Sometimes, a cookbook just looks different, which seems more than enough reason to share. Balanced Recipes is a perfect example. The recipes themselves are on index card sized slips of paper, hole punched, and layered throughout the book by subject, allowing you to easily see and access them. Even more striking is the “binding.” It is hard to miss this shiny, metal-encased wonder on the shelf while browsing.
Balanced Recipes was published by the Pillsbury Flour Mills Company in 1933. In includes classics like brownies, the ever-popular chicken croquettes, candied sweet potatoes, and vegetable soup. And, like any good cookbook, it contains some more innovative dishes: baked bananas, creamed fried onions, and tomato pancakes. The introduction to each section offers advice for the home cook. Given the Great Depression-era timing of Balanced Recipes, the emphasis on not wasting is hardly surprising: “Use every edible bit of food that you purchase.” At the same time, the author shares the following:
[I]t it certainly poor menu psychology to plan an entire meal from left-overs. No matter how delicious each separate dish may be, avoid serving a meal consisting of hash, mixed fruit or vegetable salad and a dessert which has appeared in exactly the same form at a previous meal.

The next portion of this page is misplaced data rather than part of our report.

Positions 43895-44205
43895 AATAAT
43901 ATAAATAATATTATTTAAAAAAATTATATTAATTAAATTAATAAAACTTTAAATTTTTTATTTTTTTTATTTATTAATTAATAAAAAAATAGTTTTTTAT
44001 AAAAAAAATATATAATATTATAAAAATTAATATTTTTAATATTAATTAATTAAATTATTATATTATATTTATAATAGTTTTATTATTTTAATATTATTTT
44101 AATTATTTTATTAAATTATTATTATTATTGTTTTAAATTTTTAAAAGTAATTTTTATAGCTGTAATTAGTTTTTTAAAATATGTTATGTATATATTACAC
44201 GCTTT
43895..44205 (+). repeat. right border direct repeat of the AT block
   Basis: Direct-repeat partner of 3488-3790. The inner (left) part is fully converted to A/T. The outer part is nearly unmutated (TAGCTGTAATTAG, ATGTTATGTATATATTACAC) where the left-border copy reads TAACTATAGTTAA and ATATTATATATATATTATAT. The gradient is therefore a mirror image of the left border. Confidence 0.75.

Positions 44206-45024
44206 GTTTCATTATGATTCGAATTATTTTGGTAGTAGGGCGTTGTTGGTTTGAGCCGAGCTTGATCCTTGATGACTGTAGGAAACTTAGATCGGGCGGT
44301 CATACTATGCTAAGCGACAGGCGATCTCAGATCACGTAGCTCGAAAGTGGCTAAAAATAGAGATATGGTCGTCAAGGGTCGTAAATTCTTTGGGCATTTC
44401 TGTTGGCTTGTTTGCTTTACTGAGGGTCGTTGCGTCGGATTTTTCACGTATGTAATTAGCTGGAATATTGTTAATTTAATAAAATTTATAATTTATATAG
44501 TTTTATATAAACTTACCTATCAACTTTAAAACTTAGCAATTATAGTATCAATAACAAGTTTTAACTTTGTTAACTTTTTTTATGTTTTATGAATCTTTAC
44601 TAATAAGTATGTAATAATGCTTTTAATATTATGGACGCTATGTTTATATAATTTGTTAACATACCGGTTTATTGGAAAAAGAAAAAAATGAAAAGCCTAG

In other words, use your left-overs in a new way, don’t just reheat them. After all, a meal should “provide contrasts in texture, color and flavor.”
Balanced Recipes was the product of Mary Ellis Ames, who wrote at least three other publications for the Pillsbury Flour Mills Company in the 1930s and 1940s: Pillsbury’s Cookery Club (1934), Your Guide to Better Baking (1941), and The Three “R”s of Wartime Baking: Rations, ‘Richment and Recipes (1943).
Until next week, always remember to serve something crunchy with your soups: “celery, radishes, salted nuts…or small pieces of crisp toast or crackers spread with flavored butter or fish paste.” The choice is yours. 🙂